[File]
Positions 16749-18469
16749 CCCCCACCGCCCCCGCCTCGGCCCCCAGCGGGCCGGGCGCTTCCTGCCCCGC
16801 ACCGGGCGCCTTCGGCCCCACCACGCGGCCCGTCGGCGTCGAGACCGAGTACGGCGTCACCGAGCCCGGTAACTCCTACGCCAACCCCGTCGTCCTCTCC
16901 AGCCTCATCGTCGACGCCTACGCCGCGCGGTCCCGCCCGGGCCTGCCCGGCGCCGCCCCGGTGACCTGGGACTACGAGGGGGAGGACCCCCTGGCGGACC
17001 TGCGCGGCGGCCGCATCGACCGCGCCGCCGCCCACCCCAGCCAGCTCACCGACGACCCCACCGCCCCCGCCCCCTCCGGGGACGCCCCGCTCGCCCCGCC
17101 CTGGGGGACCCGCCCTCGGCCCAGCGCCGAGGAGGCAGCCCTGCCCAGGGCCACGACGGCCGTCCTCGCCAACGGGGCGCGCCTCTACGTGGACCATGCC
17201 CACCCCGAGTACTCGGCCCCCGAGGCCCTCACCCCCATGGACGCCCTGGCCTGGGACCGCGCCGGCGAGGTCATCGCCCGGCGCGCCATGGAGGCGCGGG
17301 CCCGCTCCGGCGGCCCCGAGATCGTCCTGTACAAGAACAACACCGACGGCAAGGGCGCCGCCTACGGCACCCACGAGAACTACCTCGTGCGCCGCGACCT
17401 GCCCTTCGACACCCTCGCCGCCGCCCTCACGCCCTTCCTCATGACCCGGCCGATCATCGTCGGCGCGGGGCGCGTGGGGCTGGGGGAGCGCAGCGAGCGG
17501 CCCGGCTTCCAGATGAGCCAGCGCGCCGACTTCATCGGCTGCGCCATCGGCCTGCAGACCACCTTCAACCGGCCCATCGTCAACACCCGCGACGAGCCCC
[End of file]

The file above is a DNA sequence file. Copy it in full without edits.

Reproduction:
Positions 16749-18469
16749 CCCCCACCGCCCCCGCCTCGGCCCCCAGCGGGCCGGGCGCTTCCTGCCCCGC
16801 ACCGGGCGCCTTCGGCCCCACCACGCGGCCCGTCGGCGTCGAGACCGAGTACGGCGTCACCGAGCCCGGTAACTCCTACGCCAACCCCGTCGTCCTCTCC
16901 AGCCTCATCGTCGACGCCTACGCCGCGCGGTCCCGCCCGGGCCTGCCCGGCGCCGCCCCGGTGACCTGGGACTACGAGGGGGAGGACCCCCTGGCGGACC
17001 TGCGCGGCGGCCGCATCGACCGCGCCGCCGCCCACCCCAGCCAGCTCACCGACGACCCCACCGCCCCCGCCCCCTCCGGGGACGCCCCGCTCGCCCCGCC
17101 CTGGGGGACCCGCCCTCGGCCCAGCGCCGAGGAGGCAGCCCTGCCCAGGGCCACGACGGCCGTCCTCGCCAACGGGGCGCGCCTCTACGTGGACCATGCC
17201 CACCCCGAGTACTCGGCCCCCGAGGCCCTCACCCCCATGGACGCCCTGGCCTGGGACCGCGCCGGCGAGGTCATCGCCCGGCGCGCCATGGAGGCGCGGG
17301 CCCGCTCCGGCGGCCCCGAGATCGTCCTGTACAAGAACAACACCGACGGCAAGGGCGCCGCCTACGGCACCCACGAGAACTACCTCGTGCGCCGCGACCT
17401 GCCCTTCGACACCCTCGCCGCCGCCCTCACGCCCTTCCTCATGACCCGGCCGATCATCGTCGGCGCGGGGCGCGTGGGGCTGGGGGAGCGCAGCGAGCGG
17501 CCCGGCTTCCAGATGAGCCAGCGCGCCGACTTCATCGGCTGCGCCATCGGCCTGCAGACCACCTTCAACCGGCCCATCGTCAACACCCGCGACGAGCCCC